1. Participants will be able to create short and long term marketing goals for their architectural practice.
2.  Participants will learn the pros and cons of various online marketing techniques, including the use of social media, eNewsletters, SEO and other useful techniques.
3.  Participants will evaluate which marketing tasks they can do themselves, and when they need to hire outside help (website designers, social media experts, photographers, stagers, etc.) to reach their goals.
4.  Participants will learn strategies to prepare for lean times with ongoing marketing tasks to keep your firm’s presence alive in the minds of potential clients.

Fire and Sound Assemblies: Small Firm Forum

Thursday, July 12, 2018
Noon-1:30pm
Brown Bag Lunch (BYO Lunch)
Free for AIA Members / $3 Guests

1.5 CES LUs

The UL Fire Resistance Directory and the various sound assembly resources tend to intimidate professionals. Focusing on the UL Directory, we hope to make these resources easy to understand and apply while avoiding the common mistakes that have led to litigation.

Fire, Smoke, Heat and Sound Assemblies – Components of a safe and livable environment.
Fire and sound assemblies are like a transmission in your car. If one part is missing or assembled incorrectly, the car won’t run.  The UL manual tends to intimidate professionals and mistakes are made. Focusing primarily on the UL Fire Resistance Manual, this presentation is intended to explain and simplify the selection of fire and sound assemblies and illustrate common mistakes that have led to litigation.

About the Presenter:

Dennis Reilly, Architect/Structural Engineer (President of Reilly & Company & POSTEN Engineering Systems) has designed projects ranging from housing to hospitals and has provided forensic investigation services on projects ranging from housing to justice centers. 

Learning Objectives:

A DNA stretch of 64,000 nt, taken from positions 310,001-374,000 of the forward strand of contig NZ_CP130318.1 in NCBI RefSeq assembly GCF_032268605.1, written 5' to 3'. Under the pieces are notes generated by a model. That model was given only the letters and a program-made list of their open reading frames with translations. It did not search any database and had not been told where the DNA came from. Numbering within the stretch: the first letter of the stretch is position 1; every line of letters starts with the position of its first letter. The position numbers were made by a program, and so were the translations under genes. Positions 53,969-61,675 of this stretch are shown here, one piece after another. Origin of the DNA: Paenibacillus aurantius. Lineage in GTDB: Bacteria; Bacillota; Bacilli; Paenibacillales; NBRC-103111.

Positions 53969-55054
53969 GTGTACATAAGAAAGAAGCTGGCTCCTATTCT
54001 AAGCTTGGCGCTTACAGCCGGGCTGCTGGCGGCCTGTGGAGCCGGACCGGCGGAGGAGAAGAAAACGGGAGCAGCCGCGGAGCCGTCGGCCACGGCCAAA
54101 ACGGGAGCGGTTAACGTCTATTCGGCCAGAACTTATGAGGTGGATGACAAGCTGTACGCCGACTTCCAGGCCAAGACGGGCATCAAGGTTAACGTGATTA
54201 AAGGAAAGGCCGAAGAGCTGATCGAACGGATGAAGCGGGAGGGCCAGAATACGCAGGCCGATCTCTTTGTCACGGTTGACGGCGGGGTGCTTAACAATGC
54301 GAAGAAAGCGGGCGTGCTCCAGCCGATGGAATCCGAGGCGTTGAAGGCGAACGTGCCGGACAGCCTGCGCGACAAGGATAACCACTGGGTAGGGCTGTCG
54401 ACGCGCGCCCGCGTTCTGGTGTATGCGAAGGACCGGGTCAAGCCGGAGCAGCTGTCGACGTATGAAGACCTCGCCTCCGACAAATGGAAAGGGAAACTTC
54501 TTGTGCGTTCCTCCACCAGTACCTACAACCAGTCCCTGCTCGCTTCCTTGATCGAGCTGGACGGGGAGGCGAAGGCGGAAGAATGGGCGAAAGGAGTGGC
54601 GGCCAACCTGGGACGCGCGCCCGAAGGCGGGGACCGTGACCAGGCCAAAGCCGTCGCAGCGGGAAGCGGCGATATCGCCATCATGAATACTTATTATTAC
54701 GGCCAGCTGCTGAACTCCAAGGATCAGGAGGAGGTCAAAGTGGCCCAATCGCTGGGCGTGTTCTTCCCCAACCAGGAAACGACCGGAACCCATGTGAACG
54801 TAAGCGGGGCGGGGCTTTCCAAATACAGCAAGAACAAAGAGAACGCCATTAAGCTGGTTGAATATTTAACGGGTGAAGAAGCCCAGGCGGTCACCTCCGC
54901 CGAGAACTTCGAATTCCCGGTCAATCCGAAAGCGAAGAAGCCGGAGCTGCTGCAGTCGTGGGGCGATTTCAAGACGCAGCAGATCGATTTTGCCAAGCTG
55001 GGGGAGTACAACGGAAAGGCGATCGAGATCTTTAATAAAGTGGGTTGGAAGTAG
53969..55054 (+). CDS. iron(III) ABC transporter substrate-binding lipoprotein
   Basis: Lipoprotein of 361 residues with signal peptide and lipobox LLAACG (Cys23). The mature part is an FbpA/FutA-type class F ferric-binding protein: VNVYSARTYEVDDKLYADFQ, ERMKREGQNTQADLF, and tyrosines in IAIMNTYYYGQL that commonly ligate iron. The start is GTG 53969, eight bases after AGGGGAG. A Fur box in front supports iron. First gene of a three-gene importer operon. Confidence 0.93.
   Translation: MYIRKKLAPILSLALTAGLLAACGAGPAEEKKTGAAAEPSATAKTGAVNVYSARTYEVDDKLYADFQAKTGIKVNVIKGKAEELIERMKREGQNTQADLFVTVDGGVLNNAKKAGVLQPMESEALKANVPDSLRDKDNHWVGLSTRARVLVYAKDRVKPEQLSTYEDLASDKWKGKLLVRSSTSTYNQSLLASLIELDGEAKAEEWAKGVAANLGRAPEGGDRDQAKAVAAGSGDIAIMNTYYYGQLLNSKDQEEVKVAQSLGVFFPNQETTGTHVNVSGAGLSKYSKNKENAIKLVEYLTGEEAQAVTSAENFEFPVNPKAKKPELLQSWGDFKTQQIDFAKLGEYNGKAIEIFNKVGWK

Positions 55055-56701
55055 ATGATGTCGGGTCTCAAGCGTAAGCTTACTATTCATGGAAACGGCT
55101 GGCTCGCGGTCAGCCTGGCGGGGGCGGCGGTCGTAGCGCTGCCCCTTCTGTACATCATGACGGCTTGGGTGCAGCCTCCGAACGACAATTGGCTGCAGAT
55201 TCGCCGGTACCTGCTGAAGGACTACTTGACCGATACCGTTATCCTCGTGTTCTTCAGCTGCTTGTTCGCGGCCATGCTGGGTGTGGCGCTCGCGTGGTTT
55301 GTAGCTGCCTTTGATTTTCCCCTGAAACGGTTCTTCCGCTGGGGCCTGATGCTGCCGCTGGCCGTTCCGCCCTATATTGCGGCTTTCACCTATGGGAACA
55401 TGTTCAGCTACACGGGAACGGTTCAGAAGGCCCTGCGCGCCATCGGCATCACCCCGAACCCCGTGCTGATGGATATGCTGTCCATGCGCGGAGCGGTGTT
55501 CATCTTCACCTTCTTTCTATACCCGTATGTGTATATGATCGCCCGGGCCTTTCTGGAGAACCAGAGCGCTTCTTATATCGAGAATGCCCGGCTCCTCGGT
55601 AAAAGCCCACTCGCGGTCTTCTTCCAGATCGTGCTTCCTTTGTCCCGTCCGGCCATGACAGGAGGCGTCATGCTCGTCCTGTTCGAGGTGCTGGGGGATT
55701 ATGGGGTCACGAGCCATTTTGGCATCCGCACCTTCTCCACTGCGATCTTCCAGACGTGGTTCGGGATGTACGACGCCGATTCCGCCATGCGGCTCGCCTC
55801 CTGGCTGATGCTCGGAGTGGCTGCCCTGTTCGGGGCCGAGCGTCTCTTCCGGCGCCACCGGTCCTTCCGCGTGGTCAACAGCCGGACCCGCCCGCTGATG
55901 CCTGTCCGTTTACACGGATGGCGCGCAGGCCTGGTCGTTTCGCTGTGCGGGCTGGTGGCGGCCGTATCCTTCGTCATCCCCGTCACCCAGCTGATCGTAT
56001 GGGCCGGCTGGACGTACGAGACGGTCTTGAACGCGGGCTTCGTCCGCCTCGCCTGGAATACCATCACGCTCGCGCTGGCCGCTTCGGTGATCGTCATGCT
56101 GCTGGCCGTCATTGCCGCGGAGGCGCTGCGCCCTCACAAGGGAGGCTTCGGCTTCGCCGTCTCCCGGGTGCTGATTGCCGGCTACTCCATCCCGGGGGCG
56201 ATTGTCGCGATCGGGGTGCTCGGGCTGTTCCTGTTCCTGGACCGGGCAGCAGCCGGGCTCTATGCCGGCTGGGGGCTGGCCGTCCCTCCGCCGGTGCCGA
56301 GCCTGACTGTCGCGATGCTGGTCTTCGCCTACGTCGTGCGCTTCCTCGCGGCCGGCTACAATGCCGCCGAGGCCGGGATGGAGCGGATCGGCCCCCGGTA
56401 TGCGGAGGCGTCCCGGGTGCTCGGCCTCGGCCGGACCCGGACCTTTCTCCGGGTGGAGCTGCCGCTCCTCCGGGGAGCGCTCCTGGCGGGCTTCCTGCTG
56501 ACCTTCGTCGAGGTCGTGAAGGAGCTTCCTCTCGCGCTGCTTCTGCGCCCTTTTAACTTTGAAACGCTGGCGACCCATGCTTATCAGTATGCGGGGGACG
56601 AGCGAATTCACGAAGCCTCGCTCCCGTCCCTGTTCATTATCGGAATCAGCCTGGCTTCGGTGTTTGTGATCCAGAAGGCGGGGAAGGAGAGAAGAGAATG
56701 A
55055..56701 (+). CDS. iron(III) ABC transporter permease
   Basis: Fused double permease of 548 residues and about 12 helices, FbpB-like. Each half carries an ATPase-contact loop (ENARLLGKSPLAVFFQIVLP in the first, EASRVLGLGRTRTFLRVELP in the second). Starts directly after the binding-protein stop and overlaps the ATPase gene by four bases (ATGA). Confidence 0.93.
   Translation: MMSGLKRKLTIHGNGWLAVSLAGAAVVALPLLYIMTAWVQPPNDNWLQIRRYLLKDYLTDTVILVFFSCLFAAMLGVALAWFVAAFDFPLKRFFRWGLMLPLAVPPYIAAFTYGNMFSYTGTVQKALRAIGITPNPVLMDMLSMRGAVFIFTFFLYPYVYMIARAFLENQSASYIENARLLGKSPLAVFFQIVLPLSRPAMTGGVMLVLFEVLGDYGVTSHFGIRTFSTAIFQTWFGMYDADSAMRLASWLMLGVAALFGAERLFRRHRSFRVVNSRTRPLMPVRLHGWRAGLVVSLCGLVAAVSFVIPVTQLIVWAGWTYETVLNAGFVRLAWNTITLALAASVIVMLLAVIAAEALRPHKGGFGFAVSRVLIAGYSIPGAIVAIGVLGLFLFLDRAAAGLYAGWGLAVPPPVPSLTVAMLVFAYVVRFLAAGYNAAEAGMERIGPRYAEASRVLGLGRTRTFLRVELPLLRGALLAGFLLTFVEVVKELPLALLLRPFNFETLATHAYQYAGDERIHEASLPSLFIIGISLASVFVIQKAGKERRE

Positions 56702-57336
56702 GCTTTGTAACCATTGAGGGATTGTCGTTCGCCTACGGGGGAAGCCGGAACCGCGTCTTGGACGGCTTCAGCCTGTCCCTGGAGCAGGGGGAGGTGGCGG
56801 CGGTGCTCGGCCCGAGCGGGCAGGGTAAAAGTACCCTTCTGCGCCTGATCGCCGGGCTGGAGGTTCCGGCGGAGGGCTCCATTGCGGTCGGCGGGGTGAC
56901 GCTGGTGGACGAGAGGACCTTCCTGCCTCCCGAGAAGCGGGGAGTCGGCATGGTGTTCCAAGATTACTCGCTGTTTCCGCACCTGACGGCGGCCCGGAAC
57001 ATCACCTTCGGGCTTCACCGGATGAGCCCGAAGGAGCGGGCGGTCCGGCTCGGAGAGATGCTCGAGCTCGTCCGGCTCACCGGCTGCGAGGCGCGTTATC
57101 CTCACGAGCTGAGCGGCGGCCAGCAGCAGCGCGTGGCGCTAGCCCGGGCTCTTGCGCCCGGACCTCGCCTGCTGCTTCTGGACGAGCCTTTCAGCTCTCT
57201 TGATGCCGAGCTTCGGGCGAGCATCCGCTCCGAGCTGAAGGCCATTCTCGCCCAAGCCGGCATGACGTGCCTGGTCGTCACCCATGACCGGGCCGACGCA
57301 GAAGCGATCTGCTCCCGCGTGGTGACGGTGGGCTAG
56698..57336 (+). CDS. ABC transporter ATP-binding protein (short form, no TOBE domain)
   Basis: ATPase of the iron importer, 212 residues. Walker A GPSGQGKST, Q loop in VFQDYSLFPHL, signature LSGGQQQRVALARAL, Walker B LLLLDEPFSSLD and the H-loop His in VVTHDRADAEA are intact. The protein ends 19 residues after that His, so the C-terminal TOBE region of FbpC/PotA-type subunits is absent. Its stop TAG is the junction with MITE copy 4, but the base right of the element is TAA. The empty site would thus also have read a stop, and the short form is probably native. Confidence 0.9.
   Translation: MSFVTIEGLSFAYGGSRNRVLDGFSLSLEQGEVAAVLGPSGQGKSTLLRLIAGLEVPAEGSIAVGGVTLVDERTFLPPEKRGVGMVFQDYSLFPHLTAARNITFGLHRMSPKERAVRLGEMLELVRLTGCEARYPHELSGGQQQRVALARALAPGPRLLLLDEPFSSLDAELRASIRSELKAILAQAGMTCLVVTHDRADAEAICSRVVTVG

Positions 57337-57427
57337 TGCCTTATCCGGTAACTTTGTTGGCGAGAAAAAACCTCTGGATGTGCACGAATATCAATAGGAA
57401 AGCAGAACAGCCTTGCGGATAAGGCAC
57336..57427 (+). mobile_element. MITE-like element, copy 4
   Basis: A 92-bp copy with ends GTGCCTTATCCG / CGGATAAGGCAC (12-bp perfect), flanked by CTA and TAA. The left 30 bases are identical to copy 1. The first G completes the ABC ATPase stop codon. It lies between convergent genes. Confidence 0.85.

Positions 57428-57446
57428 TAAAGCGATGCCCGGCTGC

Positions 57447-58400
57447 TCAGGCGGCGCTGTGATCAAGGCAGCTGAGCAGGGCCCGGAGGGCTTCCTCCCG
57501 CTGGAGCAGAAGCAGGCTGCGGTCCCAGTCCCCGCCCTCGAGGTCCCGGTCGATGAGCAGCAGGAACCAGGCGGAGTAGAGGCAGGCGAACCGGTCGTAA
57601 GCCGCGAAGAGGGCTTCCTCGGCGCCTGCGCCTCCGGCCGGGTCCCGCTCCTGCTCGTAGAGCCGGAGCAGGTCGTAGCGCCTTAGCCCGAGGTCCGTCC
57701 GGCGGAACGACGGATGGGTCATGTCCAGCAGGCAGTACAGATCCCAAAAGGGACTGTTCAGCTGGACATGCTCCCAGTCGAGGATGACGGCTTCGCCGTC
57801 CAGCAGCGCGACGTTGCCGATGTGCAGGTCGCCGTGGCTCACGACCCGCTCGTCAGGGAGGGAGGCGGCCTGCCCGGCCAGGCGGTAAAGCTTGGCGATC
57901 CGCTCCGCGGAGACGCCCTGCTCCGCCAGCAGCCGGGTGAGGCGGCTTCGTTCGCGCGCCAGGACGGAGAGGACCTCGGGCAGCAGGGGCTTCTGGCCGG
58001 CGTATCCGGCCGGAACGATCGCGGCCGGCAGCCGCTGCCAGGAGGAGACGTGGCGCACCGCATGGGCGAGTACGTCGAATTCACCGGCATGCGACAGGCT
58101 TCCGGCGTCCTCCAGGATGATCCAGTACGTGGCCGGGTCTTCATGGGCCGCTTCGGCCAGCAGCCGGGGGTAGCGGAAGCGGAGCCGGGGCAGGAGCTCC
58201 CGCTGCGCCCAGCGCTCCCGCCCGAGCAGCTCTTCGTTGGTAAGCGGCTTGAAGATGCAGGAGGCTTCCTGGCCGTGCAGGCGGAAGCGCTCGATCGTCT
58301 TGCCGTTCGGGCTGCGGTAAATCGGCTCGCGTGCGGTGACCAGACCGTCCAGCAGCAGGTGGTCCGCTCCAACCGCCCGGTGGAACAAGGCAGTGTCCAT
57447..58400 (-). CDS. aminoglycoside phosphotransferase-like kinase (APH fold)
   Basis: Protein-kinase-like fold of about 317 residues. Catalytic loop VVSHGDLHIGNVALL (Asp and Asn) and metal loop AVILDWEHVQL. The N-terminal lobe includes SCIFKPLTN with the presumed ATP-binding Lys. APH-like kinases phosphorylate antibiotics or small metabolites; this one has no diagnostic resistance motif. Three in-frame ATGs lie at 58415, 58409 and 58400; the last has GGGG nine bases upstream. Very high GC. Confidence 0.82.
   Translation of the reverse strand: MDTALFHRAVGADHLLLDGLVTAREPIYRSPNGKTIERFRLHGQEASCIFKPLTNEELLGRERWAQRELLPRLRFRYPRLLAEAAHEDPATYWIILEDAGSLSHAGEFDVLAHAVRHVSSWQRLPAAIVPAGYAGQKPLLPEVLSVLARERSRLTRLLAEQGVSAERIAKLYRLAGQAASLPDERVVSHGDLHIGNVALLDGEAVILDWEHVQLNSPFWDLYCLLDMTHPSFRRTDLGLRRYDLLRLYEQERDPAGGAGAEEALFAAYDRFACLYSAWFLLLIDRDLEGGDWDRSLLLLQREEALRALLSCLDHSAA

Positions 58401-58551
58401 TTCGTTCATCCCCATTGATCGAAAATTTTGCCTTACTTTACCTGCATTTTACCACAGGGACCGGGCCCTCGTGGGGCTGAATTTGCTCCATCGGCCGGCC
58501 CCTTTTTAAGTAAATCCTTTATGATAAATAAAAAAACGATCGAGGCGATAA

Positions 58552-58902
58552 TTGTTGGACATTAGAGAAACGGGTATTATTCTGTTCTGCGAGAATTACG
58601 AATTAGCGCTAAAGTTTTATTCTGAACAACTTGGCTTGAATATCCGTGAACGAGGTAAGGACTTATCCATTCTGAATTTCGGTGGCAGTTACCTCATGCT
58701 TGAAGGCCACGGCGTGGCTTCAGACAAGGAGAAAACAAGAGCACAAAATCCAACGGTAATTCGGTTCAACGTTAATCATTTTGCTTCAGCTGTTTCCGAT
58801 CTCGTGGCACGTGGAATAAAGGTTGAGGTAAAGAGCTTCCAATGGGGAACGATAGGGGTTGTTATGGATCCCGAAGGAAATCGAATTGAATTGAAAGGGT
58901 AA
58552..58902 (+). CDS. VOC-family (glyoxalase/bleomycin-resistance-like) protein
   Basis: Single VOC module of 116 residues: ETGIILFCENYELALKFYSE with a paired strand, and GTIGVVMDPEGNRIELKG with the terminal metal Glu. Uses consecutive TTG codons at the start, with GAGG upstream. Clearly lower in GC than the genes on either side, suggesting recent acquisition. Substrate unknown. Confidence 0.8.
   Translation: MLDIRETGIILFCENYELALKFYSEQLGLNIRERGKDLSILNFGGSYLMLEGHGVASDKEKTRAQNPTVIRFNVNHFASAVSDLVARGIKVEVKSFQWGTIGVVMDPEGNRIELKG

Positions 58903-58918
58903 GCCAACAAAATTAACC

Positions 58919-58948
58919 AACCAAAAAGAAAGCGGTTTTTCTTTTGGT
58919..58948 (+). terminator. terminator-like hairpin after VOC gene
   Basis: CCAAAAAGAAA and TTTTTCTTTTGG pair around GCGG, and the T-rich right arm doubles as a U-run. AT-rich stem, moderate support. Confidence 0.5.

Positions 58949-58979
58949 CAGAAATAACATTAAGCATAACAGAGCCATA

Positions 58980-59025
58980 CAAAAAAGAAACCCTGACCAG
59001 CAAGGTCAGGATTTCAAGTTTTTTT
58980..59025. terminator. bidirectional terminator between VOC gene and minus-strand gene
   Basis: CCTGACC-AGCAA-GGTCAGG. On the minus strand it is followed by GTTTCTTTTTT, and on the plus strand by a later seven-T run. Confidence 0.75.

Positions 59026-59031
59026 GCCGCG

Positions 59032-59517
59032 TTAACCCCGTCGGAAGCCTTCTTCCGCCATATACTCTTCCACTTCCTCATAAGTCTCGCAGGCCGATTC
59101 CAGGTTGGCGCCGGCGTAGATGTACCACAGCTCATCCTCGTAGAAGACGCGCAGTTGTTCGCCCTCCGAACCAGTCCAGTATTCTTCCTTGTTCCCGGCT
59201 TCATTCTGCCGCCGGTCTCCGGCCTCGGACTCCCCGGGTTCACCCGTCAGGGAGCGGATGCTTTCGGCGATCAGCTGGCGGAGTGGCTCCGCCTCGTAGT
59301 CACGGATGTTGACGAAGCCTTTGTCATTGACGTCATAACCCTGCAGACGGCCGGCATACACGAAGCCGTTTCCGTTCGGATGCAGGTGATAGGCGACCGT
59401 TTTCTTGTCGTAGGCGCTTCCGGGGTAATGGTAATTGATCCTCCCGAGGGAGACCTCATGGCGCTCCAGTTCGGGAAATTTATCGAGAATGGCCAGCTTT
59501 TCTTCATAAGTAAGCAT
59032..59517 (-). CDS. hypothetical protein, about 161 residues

After this presentation, attendees will…

  1.  Have an understanding of the UL Fire Resistance Directory, its organization, components (fire, temperature, smoke, walls, floors, roofs, cladding, penetrations, etc.) and limitations.
  2. Identify at least three common issues related to Sound Assemblies.
  3. Know common mistakes (constructibility, coordination with consultants, application, installation, etc) that have led to litigation.
  4. Removed the intimidation factor in selecting and specifying fire and sound assemblies.

 

Sculpting Architectural Space with Light: Small Firm Forum

Thursday, June 7, 2018
Noon-1:30pm
Free AIA Members / $3 Nonmembers
Lunch will be provided by Apparatus Design; Click here to register.

1.5 CES LUs

Sculpting Architectural Space with Light gives designers fluency in LED lighting technology by demonstrating the use of LED products in residential applications. Product demonstrations will be used to clearly illustrate design and engineering innovation, quality of light concerns, and the lighting layers that enhance architectural spaces. After the training there will be a question and answer session and an opportunity to see the products and discuss how they can optimized for your projects.